Most healthcare provider leaders are eying the door—and many have already heard offers, survey finds

Healthcare leadership may be more optimistic going into 2024 than the year prior, but more than three in five say they're hoping for greener pastures within the next 12 months, according to a new survey.

The poll of 666 executives, directors and managers from provider organizations from staffing firm AMN Healthcare found that 66% of respondents intend to seek out a new position. Twelve percent plan to do so immediately, 62% within the next year and 38% within the next three to five years, according to the survey.

The responses also suggest there’s no shortage of open doors for job seekers. Nearly four in five survey participants said they had been approached about a new job opportunity within the past half month, with 17% of the full sample indicating that they had pursued the offer.

“Virtually everyone in healthcare, from clinicians to healthcare executives, has been under immense pressure due to the pandemic and other factors,” Christine Mackey-Ross, president of AMN Healthcare Leadership Solutions, said in a release. “The result is a high level of turnover that jeopardizes both administrative and clinical continuity at many healthcare organizations.”

As far as retention, the leaders most often pointed to their organization’s culture (45%) and compensation (41%) as the greatest potential factors in any decision to stay put.

On the other side of the conversation, 48% of respondents said that it has been “very or extremely challenging” to find a strong candidate for their open leadership positions. Forty-nine percent said that their efforts to hire new leadership candidates have been taking longer than prior years. In the meantime, 26% said that their facility had turned to an interim leader — of these, 66% said it was to fill a vacancy, 10% to manage an independent project and 21% for a combination of both.

The responses come even as more leaders believe their organization is starting to take a turn for the better after pandemic struggles.

Specifically, 52% said they expect the organizational health of their facility to improve in the coming 12 to 18 months, up from 37% in the prior year’s survey.

“After weathering the storm of COVID-19, which combined the double whammy of revenue losses with cost increases, many healthcare executives are seeing somewhat brighter skies ahead,” Mackey-Ross said.  “Revenues are returning and costs are stabilizing, though the challenges facing healthcare executives today remain serious and unpredictable.”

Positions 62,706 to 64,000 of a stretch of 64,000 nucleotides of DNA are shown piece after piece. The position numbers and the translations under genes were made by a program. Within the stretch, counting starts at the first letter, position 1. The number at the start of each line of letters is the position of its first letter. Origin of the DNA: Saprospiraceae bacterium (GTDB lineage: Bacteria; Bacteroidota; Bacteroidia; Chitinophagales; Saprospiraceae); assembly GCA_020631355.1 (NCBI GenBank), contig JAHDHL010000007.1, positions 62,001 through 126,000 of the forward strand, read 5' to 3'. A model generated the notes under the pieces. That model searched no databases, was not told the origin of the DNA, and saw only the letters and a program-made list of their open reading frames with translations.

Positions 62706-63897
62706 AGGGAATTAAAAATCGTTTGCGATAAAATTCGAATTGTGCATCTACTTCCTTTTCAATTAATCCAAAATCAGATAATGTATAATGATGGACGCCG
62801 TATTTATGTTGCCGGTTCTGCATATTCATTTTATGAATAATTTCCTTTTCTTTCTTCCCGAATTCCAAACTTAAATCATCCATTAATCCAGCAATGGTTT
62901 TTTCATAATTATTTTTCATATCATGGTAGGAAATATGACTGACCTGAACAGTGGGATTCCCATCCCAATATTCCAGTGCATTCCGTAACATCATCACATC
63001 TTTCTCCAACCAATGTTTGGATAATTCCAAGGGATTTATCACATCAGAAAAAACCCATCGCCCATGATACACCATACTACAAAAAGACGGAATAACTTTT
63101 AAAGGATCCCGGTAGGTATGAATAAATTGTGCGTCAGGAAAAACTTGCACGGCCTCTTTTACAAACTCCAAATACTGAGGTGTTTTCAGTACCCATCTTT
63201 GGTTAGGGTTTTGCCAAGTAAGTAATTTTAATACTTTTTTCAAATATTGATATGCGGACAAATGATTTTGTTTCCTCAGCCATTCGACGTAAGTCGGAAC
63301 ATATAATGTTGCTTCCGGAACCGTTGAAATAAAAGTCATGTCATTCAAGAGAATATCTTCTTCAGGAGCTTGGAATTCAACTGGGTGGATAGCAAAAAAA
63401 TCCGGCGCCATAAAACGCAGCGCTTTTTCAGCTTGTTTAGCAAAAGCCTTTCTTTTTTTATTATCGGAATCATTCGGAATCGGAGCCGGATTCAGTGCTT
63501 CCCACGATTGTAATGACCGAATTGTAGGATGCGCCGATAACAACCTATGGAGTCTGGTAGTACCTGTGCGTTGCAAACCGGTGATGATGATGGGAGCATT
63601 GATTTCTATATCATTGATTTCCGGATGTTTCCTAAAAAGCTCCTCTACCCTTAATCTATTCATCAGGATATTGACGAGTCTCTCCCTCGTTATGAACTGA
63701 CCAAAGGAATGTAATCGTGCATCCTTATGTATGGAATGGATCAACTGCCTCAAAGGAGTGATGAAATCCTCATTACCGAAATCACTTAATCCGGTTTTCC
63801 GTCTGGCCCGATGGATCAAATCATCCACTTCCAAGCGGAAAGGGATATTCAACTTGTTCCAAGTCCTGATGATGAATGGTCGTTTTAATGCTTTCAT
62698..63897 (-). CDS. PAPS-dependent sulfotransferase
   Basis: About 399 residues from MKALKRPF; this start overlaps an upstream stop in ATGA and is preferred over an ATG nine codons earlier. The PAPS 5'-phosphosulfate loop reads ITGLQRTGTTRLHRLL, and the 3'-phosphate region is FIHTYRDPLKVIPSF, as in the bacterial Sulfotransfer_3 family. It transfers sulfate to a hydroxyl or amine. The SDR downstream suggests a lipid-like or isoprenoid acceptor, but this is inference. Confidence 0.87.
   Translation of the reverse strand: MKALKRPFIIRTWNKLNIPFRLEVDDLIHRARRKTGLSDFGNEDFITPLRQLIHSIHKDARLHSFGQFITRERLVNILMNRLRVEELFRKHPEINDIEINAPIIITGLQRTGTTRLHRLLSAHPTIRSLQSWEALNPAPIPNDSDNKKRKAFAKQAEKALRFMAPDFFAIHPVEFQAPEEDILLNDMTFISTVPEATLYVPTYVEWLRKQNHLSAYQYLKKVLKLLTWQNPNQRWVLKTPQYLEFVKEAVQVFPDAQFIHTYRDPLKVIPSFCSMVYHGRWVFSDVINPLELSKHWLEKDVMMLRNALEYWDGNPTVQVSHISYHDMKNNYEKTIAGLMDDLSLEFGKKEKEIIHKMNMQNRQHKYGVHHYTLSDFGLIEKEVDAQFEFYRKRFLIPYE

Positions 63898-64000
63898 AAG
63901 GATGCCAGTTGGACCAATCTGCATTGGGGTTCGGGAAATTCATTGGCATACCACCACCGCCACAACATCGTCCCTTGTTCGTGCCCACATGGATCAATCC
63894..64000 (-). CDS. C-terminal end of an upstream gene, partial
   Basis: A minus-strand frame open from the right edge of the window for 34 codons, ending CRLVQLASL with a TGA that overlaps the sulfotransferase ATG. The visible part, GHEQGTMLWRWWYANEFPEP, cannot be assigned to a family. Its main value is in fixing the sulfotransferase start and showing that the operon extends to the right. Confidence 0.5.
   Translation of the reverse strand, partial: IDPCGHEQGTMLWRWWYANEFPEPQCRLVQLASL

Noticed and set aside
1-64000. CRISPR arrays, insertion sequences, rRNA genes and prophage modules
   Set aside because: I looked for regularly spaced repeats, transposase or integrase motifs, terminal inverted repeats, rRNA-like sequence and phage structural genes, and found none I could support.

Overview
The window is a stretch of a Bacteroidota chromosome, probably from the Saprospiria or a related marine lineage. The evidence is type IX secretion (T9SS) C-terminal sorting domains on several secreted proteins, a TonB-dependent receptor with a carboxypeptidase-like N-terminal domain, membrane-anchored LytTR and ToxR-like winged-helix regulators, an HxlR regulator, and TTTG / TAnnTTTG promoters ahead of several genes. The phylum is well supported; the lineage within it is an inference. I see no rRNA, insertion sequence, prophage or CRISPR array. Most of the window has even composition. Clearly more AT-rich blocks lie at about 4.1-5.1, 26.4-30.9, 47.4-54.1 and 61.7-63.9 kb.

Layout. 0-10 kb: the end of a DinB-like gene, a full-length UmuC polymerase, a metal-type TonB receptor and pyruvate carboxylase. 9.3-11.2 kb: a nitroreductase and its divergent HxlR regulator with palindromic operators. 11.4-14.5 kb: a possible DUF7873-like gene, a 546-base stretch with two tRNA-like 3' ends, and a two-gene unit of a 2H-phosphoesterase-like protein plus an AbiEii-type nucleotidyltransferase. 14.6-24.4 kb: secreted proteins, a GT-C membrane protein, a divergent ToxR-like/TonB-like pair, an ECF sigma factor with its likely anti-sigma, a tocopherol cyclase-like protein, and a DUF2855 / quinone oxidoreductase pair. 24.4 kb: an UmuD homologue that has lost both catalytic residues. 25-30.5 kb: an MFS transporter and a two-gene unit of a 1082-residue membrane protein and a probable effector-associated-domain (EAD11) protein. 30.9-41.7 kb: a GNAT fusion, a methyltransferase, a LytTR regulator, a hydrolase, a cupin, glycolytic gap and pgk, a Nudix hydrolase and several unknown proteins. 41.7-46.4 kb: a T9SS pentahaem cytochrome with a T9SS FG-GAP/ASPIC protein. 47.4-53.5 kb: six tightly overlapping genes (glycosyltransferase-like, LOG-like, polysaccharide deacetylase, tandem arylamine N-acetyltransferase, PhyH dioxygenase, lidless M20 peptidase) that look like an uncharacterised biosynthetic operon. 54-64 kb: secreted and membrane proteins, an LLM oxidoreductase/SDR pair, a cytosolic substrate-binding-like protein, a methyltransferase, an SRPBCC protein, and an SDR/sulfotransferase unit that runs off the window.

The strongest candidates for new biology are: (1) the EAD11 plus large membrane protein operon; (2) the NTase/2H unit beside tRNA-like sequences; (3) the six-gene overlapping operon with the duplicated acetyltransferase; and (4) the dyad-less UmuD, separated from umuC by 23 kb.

The leaders also outlined improving, though still low, engagement from their clinicians—33% said their physicians are “highly engaged” versus the previous year’s 29%, while perceived nurse engagement rose from 22% to 33%, according to the survey.

The respondents most often outlined financial pressures (44%) and serious clinician issues (33%) as the healthcare industry’s most likely spoilers in the coming years.

AMN’s survey was conducted from June to July via email. Its final sample was primarily female (59%), white (78%) and Gen X (49%). Directors/managers (50%) and C-suite/trustees (38%) made up most of the respondents, as did those who indicated working in a health system or hospital (73%).

The leadership-specific findings land amid a broader landscape of workforce challenges for the healthcare industry. Another survey from PwC published in the late summer outlined talent acquisition and retention as primary concerns among healthcare executives, while sector outlook reports still point to staffing as a primary factor in a provider entity’s financial health. All the while, more and more organizations unable to balance their operations’ finances are being forced to cut employees (often administrative, IT and even leadership) across a tough 2023.